UX vs UI

A brief case study on Google Inbox

A line chart showing the increasing popularity of the search terms ‘UX design’ & ‘UI design’ over the last 15 years

The world of digital design has expanded rapidly over the last century. As it has grown, so has the need for more specialised job roles within the industry. But as these new roles become accepted into the mainstream, the lines between them can often blur and confusion can take its place.

With Google announcing that we will be saying goodbye to Inbox, it felt like a perfect opportunity to use this as a case study to explain the differences and the overlaps between User Experience Design, and User Interface Design.

UX Designer

In their own words, Inbox was created in order to create a “completely different type of inbox, designed to focus on what really matters”.

With this in mind, it would be the role of the UX Designer to discover how they could help the user “focus on what really matters”, so let’s break that phrase down into questions.

“Focus”

What is focus? How can you measure it?

Is focus the amount of emails you can respond to? Is it about sifting through the spam to get to the important emails?

What is focus to the user, and how can we help with that?

“What really matters”

What really matters to the user? Why does that matter to them?

What is the user trying to achieve? What are their behaviours whilst using the product?

Summary

With these questions in mind, it is the responsibility of the UX Designer to find the answers using methods of research and testing such as user interviews, usability tests, eye tracking, A/B testing, etc. This will return an array of quantitative (numbers) and qualitative (words) data, which can be used to influence decision making and as a metric of success to test against later on.

It is important to note that you often cannot simply just ask the user the questions, as they may not be able to express what they need.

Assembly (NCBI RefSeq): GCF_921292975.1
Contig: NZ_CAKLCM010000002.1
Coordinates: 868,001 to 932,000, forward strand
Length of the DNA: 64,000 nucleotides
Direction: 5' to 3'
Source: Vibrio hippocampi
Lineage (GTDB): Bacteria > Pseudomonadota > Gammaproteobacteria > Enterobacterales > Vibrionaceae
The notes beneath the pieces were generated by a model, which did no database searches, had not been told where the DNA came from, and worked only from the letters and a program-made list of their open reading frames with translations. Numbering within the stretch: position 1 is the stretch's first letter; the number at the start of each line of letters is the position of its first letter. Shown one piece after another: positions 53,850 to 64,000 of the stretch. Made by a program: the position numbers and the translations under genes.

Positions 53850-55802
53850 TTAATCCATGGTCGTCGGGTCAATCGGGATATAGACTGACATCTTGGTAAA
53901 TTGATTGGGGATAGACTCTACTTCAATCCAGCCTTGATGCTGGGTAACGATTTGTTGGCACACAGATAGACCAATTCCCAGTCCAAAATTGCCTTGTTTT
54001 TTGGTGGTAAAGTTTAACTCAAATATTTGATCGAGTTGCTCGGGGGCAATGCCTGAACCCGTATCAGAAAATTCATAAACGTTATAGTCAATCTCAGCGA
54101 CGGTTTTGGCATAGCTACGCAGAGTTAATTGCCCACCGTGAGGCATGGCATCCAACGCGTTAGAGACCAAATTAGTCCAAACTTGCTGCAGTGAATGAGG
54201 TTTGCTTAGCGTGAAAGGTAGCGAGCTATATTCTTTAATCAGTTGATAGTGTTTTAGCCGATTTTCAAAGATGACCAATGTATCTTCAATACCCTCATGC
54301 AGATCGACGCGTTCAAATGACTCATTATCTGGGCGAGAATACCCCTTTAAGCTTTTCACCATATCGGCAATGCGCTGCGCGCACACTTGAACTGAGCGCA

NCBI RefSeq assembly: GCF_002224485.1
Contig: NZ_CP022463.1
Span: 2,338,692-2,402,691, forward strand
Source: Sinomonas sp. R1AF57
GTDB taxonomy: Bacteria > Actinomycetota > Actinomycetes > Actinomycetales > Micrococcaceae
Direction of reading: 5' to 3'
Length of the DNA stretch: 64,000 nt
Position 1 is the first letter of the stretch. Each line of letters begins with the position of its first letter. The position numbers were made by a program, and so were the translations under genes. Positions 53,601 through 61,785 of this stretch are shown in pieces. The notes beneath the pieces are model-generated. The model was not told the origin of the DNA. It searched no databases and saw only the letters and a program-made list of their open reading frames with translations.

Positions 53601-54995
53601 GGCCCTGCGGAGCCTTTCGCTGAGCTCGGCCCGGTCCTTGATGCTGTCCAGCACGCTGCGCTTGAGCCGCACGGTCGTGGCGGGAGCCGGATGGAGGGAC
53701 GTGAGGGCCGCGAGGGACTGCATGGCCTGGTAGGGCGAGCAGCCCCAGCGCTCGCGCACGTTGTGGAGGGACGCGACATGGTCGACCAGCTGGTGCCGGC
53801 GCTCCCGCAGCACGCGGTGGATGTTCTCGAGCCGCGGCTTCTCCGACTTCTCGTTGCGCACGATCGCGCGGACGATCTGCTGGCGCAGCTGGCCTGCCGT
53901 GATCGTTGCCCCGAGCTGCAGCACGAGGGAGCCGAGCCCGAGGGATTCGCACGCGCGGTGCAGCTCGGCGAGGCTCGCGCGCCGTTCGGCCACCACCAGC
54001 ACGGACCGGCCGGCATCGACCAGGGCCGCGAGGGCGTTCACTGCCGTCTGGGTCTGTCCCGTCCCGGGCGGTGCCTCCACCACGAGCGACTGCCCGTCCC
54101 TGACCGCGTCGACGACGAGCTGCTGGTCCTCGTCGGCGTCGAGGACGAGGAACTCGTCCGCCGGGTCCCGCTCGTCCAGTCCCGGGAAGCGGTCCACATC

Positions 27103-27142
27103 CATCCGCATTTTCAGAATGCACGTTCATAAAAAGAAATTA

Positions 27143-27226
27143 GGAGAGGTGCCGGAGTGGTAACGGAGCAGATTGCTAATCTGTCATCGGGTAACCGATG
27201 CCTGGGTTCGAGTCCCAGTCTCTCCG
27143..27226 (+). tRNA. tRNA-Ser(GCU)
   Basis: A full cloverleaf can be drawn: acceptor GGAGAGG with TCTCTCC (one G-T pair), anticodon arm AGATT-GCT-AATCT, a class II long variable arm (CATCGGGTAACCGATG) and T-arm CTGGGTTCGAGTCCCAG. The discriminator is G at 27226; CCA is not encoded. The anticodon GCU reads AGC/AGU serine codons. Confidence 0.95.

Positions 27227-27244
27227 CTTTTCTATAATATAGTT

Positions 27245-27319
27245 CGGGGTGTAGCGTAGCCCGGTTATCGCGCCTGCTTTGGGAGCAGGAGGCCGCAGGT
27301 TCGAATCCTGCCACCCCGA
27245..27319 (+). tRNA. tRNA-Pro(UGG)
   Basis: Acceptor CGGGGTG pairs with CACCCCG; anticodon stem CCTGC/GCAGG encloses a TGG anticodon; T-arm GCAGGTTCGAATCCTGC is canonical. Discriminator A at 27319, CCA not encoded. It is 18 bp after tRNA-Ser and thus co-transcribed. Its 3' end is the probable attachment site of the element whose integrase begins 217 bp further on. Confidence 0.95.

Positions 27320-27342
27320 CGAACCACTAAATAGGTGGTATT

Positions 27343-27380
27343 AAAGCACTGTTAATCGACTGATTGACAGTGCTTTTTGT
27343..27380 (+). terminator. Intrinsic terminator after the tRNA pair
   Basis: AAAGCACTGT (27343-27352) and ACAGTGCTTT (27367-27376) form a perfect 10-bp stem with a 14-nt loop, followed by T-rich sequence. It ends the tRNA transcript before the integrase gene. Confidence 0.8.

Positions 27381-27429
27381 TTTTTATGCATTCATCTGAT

From here, the UX Designer can start flesh out the project; creating personas (or I personally prefer jobs-to-be-done) if necessary, wireframes and lo-fidelity prototypes.

This is where the UI Designer comes in…

UI Designer

Now that the UX Designer has done some research, we have a better idea of the users needs. It is the role of the UI Designer to turn these needs into various forms of visuals, which could be used as prototypes in user testing, or eventually as a part of a handover document to Developers.

Let’s say that a prominent user behaviour that our UX Designer has noticed from testing is that users often comment on how their inbox can become cluttered and that this is a pain point for them. One of many possible solutions could be to bundle emails in order to make them visually digestible.

The UI Design would research way of visually grouping elements, maybe researching Gestalt Principles, performing UI benchmarking against similar existing products or competitors if required, eventually leading to hi-fidelity designs.

It would also be the responsibility of the UI Designer to think about interactions, accessibility, and ensuring that any new designs adhere to a design system if it exists (which it should!).

The UI Designer should work closely with any Frontend Developers in order to maintain an accuracy of designs. The art of handing designs over to development is an important one, but is a story for another day.

Conclusion

This article hasn’t even touched the tip of the iceberg of responsibilities for each role.

I see UX and UI as a Venn diagram in which there is an overlap, but not an entire enveloping. The two roles work together as closely as two roles possibly could, but both hold expertise further in their own areas.